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No wonder there are frantic talks to try and insert the Bahrain Grand Prix at the end of the season. According to a report in today's Telegraph by Pitpass' business editor Chris Sylt, F1 is expected to lose around $100m in revenue due to the cancellation of the race by the Crown Prince of Bahrain.
Some of the biggest losers will be F1's 12 teams since they are believed to have penalty clauses in their contracts with sponsors which would be triggered by missing a race. Data from F1's industry monitor Formula Money shows that the teams are expected to loose an estimated $40m from missing Bahrain with Ferrari set for the biggest fall at $11m. The Italian team receives more income from sponsorship than any of its rivals and so it stands to lose more from the race being given the red light.
The biggest-spending sponsor on the Grand Prix is Bahrain's national airline Gulf Air which pays an estimated $6m for naming rights to the race. Its fee comprises around half of the total income from trackside advertisers and it will leave a big hole in the pockets of CVC, the private equity firm which majority owns F1's rights-holder Formula One Administration (FOA).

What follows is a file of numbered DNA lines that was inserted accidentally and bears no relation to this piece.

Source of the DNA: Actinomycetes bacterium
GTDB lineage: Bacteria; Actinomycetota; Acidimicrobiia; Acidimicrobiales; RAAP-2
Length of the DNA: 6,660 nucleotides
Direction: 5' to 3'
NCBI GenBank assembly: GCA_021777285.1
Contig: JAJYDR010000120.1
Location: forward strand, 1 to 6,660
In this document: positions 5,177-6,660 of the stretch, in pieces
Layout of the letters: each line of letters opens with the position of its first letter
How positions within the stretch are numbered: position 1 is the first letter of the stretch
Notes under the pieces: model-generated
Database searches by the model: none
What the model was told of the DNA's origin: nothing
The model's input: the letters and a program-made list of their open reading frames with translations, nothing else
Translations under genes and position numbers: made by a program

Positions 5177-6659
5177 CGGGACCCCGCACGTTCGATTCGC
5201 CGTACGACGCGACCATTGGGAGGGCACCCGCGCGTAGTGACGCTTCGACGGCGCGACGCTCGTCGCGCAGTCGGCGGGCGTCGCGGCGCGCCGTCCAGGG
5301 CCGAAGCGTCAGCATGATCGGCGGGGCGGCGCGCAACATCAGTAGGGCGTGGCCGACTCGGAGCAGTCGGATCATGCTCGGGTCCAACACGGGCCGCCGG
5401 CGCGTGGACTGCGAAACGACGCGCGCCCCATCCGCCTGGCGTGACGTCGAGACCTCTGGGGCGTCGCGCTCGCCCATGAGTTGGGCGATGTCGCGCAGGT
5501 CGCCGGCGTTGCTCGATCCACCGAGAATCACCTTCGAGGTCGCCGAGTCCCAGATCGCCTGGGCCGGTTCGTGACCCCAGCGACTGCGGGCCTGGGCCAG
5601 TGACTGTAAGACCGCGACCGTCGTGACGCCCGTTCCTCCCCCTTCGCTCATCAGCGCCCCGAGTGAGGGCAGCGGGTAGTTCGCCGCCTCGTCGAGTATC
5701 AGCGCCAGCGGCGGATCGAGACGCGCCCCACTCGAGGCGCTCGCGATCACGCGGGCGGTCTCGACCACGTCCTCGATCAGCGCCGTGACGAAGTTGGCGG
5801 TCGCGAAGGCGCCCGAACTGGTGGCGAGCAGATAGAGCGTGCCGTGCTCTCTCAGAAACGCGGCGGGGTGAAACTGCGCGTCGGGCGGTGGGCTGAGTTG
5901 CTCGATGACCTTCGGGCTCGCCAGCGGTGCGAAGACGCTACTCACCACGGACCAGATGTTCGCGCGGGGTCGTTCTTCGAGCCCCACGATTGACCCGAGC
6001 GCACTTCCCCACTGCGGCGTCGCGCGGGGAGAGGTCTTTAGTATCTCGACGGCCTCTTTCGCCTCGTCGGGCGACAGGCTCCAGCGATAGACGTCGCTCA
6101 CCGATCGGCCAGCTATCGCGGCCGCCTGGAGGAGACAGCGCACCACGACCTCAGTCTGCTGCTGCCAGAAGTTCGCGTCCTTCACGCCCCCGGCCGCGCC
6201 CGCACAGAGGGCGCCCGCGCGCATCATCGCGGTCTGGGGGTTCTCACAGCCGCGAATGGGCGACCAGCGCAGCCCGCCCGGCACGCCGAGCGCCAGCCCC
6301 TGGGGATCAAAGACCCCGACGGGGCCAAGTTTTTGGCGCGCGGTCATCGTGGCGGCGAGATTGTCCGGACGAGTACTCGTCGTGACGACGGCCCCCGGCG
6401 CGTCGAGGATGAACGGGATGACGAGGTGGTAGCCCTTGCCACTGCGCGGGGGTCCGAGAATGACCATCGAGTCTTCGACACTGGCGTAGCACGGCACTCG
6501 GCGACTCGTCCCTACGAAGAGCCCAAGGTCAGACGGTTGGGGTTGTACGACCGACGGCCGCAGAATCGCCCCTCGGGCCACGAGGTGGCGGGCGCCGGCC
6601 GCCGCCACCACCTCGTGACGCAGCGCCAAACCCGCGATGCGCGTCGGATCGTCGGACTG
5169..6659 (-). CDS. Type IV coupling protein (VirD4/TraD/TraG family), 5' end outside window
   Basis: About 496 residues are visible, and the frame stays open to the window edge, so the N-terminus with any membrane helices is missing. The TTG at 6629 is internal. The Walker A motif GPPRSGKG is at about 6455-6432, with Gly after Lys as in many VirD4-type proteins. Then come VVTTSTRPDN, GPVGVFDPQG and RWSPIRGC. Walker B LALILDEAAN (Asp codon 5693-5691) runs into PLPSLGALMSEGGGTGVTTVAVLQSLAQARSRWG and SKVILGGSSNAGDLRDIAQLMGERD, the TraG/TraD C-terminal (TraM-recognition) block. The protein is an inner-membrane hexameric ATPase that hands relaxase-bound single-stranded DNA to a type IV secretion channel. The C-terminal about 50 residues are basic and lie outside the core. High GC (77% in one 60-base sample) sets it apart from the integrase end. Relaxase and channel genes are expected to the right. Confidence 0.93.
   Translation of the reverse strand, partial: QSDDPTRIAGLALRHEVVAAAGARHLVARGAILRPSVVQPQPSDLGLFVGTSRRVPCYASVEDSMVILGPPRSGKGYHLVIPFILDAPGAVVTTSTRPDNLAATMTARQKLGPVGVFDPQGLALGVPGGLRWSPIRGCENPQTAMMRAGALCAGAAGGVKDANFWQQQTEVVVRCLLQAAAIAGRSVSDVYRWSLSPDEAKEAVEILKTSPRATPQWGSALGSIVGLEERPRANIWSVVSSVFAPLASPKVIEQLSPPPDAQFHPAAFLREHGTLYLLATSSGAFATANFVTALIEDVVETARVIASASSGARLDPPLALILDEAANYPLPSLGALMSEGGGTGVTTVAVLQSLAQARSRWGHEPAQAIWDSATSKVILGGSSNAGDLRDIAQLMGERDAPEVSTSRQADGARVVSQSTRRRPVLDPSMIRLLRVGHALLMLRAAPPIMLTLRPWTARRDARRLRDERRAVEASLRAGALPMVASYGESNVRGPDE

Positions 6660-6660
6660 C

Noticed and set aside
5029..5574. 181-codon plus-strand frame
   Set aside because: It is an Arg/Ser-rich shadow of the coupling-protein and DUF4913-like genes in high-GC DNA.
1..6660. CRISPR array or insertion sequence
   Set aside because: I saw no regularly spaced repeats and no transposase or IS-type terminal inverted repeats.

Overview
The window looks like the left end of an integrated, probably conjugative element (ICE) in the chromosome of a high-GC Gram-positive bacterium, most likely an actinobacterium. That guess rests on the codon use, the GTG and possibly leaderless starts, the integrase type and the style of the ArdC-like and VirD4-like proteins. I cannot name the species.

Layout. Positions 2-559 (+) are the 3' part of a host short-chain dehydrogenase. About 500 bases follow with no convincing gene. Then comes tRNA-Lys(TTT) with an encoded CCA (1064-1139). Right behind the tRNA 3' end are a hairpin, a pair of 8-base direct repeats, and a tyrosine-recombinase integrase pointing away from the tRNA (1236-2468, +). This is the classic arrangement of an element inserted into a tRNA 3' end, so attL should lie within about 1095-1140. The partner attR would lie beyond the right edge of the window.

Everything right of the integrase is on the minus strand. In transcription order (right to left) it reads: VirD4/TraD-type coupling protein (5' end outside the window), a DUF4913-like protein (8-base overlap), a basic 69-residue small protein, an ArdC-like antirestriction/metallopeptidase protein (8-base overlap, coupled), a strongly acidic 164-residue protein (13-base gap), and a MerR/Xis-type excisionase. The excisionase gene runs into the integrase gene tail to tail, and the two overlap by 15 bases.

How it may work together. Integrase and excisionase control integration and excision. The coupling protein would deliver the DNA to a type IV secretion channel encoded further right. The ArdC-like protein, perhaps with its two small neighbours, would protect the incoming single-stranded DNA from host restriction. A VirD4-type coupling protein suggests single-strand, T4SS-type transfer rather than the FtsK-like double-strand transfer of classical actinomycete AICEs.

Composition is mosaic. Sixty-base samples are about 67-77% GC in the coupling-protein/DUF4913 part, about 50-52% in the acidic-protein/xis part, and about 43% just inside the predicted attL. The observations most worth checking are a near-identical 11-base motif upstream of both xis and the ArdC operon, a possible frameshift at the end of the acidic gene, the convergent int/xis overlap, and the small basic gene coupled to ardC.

FOA receives all the revenue from trackside advertising at most F1 circuits and it also gets the race hosting fees. Bahrain's royal family pays an estimated $34m annually but FOA's chief executive Bernie Ecclestone has confirmed he will waive the fee since the race will not be taking place. The country's rulers will still lose out on the revenue from ticket sales which totalled $14m last year. It may sound like a lot to lose but if the protests escalate it will be the last thing on their mind.
Remarkably the slogan of the Economic Development Board of Bahrain is 'Business Friendly Bahrain'. It will take the country a long time to recover anything close to that reputation.
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